In what could be a landmark decision, the U.S. House of Representatives made a major tax concession this week in proposing to increase tax rates on millionaires. House Speaker John Boehner made the proposal, which would increase taxes on Americans who earn more than $1 million a year. The deal is far from final but plants the seeds for a new potential resolution. As the clock continues to tick and the House of Representatives nears its fiscal cliff deadline, pundits are questioning what spending cuts will President Obama agree to in return.
Where they stand
Up until now, both Democrats and Republicans have stood their ground regarding the Bush-era tax rates that are set to expire at the end of 2012. President Obama has consistently pushed for tax rate increases for Americans earning $250,000 or more, a far lower income than what Boehner proposes to target. Boehner and House Republicans have insisted on cutting programs to lower the deficit, including changes such as increasing the eligibility age for Medicare. The tax hike for millionaires, as proposed, would reportedly increase taxes from the current 35 percent to 39.6 percent. Of course, with negotiations still in the works, this percentage and the base for the tax hikes could change, or disappear altogether.
James Politi reported in a December 16, 2012 article to the Financial Times, “Boehner posits more tax on $1m-plus earners,” that Boehner’s concession could end the standoff.
“Boehner’s offer transforms the negotiations,” said Sean West, a U.S. policy analyst at the Eurasia Group, in Politi’s article. “It will still take time to agree and pass a final deal but this is a signal that we are highly likely to get there.’”
Deal points on the table
While the details have not been officially confirmed, and the White House has not made agreements yet, Boehner’s proposal reportedly comes with several contingency points. Some of these points include:
- A one-year lifting of the debt ceiling
- Dollar-for-dollar cuts in entitlement programs tied directly to the tax revenue number
- $1 trillion in revenue over 10 years with $440 billion coming from higher tax rates, $500 billion from tax reform in 2013 and $60 billion from changes in benefit and tax treatment tied to the Consumer Price Index
Boehner’s decision to make the concession on higher taxes for the rich seems to stem from increasing numbers of Republicans in the Senate who supported the idea in recent months, as well as public approval. Findings from a recent Pew poll reported to Moneywatch in “‘Fiscal cliff”’ negotiations enter homestretch,” a December 16, 2012 post by Jill Schlesinger, show that nearly three-quarters of respondents (74%) say that a combination of both cutting major programs and increasing taxes is the best way to reduce the deficit. Other findings showed that most people opposed spending cuts on federally funded programs including:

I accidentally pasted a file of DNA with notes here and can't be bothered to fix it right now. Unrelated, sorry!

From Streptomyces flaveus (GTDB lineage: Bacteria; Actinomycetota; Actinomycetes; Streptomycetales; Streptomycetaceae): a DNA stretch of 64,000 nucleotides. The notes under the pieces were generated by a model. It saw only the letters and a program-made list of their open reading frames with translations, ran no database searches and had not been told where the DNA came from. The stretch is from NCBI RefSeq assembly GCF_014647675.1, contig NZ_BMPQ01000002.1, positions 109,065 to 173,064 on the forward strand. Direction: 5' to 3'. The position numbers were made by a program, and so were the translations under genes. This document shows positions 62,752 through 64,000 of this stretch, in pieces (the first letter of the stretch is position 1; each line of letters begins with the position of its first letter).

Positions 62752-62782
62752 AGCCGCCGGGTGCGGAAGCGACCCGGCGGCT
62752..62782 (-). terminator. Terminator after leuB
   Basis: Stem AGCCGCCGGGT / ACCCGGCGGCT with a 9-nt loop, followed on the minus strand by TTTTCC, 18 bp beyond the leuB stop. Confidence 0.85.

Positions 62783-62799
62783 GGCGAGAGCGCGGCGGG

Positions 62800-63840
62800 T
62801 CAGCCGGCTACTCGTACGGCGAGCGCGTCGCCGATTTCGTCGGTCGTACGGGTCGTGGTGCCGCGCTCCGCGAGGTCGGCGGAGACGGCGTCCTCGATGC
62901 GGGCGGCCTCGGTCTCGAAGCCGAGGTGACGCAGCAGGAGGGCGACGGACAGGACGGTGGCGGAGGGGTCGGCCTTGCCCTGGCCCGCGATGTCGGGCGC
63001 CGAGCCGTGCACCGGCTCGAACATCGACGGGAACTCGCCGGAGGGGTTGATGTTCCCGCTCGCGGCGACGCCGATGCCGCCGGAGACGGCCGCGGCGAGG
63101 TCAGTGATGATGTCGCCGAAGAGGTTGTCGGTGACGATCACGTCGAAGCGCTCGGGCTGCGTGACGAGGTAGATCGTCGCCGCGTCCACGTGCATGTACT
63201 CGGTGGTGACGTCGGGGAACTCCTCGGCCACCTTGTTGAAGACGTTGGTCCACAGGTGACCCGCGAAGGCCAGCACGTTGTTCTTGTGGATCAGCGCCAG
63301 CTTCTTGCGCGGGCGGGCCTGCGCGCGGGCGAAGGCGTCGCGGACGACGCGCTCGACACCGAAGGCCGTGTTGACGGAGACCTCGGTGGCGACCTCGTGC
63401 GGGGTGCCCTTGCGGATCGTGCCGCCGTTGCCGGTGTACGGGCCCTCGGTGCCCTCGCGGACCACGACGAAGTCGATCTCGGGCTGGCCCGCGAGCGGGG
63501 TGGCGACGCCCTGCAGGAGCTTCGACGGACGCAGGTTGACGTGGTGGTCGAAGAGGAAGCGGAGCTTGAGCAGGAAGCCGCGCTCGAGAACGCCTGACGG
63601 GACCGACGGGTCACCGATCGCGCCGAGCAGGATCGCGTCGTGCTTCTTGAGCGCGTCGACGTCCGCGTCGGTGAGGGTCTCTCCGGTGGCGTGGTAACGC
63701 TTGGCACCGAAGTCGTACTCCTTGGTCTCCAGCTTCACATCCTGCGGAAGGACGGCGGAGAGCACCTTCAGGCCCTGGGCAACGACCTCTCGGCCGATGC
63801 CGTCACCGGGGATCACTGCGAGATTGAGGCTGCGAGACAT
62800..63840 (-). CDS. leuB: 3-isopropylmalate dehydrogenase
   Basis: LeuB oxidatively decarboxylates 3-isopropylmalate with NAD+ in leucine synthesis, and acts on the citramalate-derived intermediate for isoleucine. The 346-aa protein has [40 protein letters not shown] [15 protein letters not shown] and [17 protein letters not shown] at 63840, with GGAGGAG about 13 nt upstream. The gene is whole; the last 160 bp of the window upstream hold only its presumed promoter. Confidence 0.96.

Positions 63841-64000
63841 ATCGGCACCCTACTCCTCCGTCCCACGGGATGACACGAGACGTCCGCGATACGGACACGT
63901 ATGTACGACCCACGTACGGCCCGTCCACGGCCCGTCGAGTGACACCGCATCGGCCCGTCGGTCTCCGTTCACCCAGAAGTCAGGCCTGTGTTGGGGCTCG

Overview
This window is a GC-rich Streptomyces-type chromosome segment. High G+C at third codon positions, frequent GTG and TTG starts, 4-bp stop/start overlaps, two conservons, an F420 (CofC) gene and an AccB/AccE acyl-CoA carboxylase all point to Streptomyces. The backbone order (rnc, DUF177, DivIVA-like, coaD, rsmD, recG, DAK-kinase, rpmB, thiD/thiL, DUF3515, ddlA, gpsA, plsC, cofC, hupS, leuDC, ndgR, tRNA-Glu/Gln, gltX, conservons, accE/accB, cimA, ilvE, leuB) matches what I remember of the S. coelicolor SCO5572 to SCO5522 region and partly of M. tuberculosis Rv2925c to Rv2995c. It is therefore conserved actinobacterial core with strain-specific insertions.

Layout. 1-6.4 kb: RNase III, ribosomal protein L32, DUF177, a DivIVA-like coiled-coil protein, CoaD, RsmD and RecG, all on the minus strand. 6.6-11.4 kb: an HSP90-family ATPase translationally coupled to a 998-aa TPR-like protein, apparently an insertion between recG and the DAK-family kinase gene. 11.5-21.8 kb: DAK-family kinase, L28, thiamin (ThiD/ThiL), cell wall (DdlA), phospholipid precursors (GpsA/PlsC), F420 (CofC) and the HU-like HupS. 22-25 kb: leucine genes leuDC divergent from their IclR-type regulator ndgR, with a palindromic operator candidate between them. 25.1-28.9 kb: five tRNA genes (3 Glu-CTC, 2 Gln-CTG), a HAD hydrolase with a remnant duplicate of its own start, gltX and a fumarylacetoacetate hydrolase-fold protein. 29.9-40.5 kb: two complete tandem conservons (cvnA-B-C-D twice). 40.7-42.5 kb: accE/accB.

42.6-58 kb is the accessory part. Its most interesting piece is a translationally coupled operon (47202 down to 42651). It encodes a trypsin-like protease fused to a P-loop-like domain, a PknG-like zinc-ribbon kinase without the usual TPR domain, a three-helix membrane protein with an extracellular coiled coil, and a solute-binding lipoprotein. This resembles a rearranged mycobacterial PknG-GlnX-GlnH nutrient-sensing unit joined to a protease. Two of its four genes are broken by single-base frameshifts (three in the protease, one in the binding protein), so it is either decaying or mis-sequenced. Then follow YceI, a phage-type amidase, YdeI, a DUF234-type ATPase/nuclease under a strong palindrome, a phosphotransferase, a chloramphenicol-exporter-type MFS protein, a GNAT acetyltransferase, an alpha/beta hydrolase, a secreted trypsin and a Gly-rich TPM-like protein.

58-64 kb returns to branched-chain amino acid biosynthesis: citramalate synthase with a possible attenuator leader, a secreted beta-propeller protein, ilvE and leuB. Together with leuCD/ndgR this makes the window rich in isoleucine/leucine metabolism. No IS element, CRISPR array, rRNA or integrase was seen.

- Education (77% disapprove)
- Roads and transportation (67%)
- Programs to aid low-income Americans (58%)
- Military defense (55%)
- Raising the retirement age for Medicare and Social Security (56% each)
In addition to these findings, the Pew Research Center found that 69 percent of people say they support increasing income taxes on people who earn more than $250,000. Given these statistics, Boehner was not in a position to hold out for too much longer, considering the damage his party has already sustained from the election. In order to soften his party’s image, he needed to show some effort to work together. The poll’s findings illustrate the American public’s support of President Obama and the Democratic Party’s willingness to negotiate, according to Andrew Kohut, president of the Pew Research Center. In a December 13, 2012 interview with Robert Siegel on NPR’s All Things Considered, “On ‘Fiscal Cliff,’ Majority Of Public Sides With Democrats, Pew Polls Show,” Kohut outlined how the Republican party is being perceived through the Fiscal Cliff talks.
“Well, by a wide margin, 55 percent to 28 percent, people think that President Obama is making a serious effort, relatively few, 28 percent say Republicans are doing the same,” Kohut said. “And it’s part of a pattern that we see in this poll that the Democrats are just in a much stronger position with the public… And the Republican Party is seen as the party that takes extreme positions and the Democrats are seen as the party that’s conciliatory, wants to make a deal. The Republicans have an image problem going into these negotiations.”
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